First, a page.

Tuesday, November 8, 2011

Book Review: National Geographic Birds 6th Edition


Last October I reviewed a few of the major bird field guides. This month the National Geographic Society has come out with a new, sixth edition of their Field Guide to the Birds of North America. At first glance, this book will appear to be similar to previous editions. A closer look will confirm that this conclusion is in error. This edition includes new illustrations and text, better identification tips, and features that make the book easier to use--amounting to a must-have volume for birders of all abilities.

Three hundred new illustrations appear in this edition. The number of extremely rare birds increases from 71 to 92. Rare birds are of little use to those of us who will never visit the Aleutian Islands and, in fact, may lead beginning birders astray. I would have preferred more illustrations of more common birds. As in previous editions, at least five artists have contributed to the plates in this book. This gives the illustrations more variability than the uniformly excellent artwork in the The Sibley Guide to Birds. For example, I dislike the backgrounds behind many of the sparrow plates, backgrounds that distract from the species and add little or nothing to aid identification. I suspect having both books will give birders multiple impressions of different species, and this diversity will aid in identification.

Field mark text-labels along side most of the illustrations, often with pointers to key field marks, make this volume more effective for species identification than previous editions. The plates in this new work achieve a parity with Sibley's work. Range maps have been updated and improved. Now the maps use six, rather than three colors, imparting more range information. For better or worse, extralimital distributions (shown as green dots in Sibley's book) are not included here. In an appendix, 59 range maps show the distribution of many field-identifiable subspecies. This feature, along with attention to subspecies throughout the book, brings birding to an almost full circle begun by early editions of Peterson's field guides that included subspecies. Subspecies information is essential in these days of flux in our understanding of avian taxonomy. You never know if a subspecies today will become a full species tomorrow.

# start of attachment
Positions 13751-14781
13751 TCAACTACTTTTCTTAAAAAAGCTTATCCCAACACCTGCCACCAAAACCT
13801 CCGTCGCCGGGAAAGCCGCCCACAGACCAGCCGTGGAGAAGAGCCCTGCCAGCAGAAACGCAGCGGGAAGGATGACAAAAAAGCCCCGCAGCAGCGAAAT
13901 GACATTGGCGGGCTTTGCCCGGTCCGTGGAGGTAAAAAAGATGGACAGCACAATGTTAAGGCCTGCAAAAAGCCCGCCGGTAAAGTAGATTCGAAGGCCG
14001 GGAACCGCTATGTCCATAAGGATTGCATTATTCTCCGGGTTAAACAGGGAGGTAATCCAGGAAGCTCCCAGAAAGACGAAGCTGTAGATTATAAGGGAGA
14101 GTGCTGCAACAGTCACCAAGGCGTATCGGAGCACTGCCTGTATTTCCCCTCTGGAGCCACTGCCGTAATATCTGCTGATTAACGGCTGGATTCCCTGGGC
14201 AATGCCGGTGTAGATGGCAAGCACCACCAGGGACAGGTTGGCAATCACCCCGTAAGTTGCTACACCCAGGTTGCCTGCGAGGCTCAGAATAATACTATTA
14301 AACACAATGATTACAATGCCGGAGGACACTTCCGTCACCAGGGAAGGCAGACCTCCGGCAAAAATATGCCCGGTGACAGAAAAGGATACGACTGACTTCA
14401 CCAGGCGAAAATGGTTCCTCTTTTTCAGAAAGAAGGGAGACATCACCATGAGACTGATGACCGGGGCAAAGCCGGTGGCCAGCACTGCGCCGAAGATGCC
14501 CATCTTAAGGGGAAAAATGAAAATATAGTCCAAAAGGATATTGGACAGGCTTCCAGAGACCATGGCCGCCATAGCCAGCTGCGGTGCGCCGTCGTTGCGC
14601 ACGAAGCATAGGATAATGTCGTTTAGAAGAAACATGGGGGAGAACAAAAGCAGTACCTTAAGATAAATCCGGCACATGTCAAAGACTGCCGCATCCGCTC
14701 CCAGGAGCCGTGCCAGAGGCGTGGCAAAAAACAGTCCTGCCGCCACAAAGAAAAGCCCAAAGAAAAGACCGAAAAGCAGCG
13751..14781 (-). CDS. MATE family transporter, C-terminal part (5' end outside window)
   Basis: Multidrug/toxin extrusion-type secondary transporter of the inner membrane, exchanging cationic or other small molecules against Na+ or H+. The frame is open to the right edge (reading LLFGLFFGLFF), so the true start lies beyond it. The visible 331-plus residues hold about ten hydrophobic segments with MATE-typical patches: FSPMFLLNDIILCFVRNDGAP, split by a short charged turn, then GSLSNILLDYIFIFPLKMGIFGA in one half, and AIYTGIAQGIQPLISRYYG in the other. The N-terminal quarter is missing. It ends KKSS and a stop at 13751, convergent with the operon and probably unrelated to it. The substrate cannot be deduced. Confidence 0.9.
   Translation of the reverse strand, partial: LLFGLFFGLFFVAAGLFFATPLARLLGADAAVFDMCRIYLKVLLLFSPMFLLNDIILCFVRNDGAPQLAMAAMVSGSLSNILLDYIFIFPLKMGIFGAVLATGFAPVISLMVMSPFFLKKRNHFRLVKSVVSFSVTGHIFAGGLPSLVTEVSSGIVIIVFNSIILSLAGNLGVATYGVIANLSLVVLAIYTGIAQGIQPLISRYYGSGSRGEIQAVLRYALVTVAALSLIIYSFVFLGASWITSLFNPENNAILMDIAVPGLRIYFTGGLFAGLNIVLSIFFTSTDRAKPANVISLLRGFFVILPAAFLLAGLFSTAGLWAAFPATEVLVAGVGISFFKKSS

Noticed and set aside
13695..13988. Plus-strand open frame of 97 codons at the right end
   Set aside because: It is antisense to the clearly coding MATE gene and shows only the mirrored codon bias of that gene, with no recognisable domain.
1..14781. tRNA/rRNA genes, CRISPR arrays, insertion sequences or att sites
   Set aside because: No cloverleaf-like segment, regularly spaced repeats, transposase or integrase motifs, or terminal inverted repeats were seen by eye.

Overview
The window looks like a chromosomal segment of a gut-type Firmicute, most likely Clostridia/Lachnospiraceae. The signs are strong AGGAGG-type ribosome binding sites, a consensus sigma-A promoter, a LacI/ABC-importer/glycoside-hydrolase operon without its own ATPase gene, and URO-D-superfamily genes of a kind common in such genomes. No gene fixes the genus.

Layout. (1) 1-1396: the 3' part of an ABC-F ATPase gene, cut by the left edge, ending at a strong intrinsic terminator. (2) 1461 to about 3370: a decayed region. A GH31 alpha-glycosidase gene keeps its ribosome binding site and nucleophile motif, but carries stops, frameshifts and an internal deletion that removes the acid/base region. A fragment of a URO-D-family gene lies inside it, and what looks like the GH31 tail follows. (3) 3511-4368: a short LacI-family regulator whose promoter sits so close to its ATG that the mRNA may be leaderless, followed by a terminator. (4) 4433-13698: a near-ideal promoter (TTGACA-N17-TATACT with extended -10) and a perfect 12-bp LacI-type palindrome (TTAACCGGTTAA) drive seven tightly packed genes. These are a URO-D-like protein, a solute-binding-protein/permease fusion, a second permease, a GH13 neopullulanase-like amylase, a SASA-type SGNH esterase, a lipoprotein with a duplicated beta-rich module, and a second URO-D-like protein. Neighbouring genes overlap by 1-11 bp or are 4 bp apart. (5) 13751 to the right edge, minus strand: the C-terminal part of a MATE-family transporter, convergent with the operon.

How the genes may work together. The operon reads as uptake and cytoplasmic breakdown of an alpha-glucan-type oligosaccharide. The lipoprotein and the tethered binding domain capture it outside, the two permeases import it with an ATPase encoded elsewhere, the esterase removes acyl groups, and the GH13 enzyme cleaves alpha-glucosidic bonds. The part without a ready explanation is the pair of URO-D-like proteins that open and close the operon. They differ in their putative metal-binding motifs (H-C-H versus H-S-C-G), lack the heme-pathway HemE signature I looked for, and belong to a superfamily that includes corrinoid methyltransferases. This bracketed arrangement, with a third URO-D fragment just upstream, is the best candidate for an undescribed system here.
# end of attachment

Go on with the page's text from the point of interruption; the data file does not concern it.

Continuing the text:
The Geographic guide now includes 990 species (compared to 810 in Sibley). Despite these additions, this new book has smaller dimensions than Sibley's, making it hefty, but more portable in the field. One reason for the smaller size may be that the Geographic book averages about three illustrations per species compared to eight in Sibley. Exceptions, however, can be found for many species.

An illustrated index to bird families occurs inside the front and back covers (similar to family reviews found in Sibley). A new feature in this guide is inclusion of dictionary-like tab indentations along the book's outer edge aid in finding selected bird families. Unfortunately only seven families are tabbed, leaving the novice user to struggle to find untabbed families such as owls, woodpeckers and hummingbirds. The bottom line? This field guide is excellent. It stands alongside its strongest competitor, the The Sibley Guide to Birds. Birders will want both. Owners of older editions of the Geographic guide will be happy with this upgrade.

1 comment:

  1. Thanks for this review. Dave's well-thumbed copy of the NG's third edition is his birding "bible" -- contains his life list as well as personal annotations. In some sections he uses post-its to cover up species that don't occur here, to speed identification. We have other field guides, of course, but I don't know that he'll ever be ready to give up his old NG.

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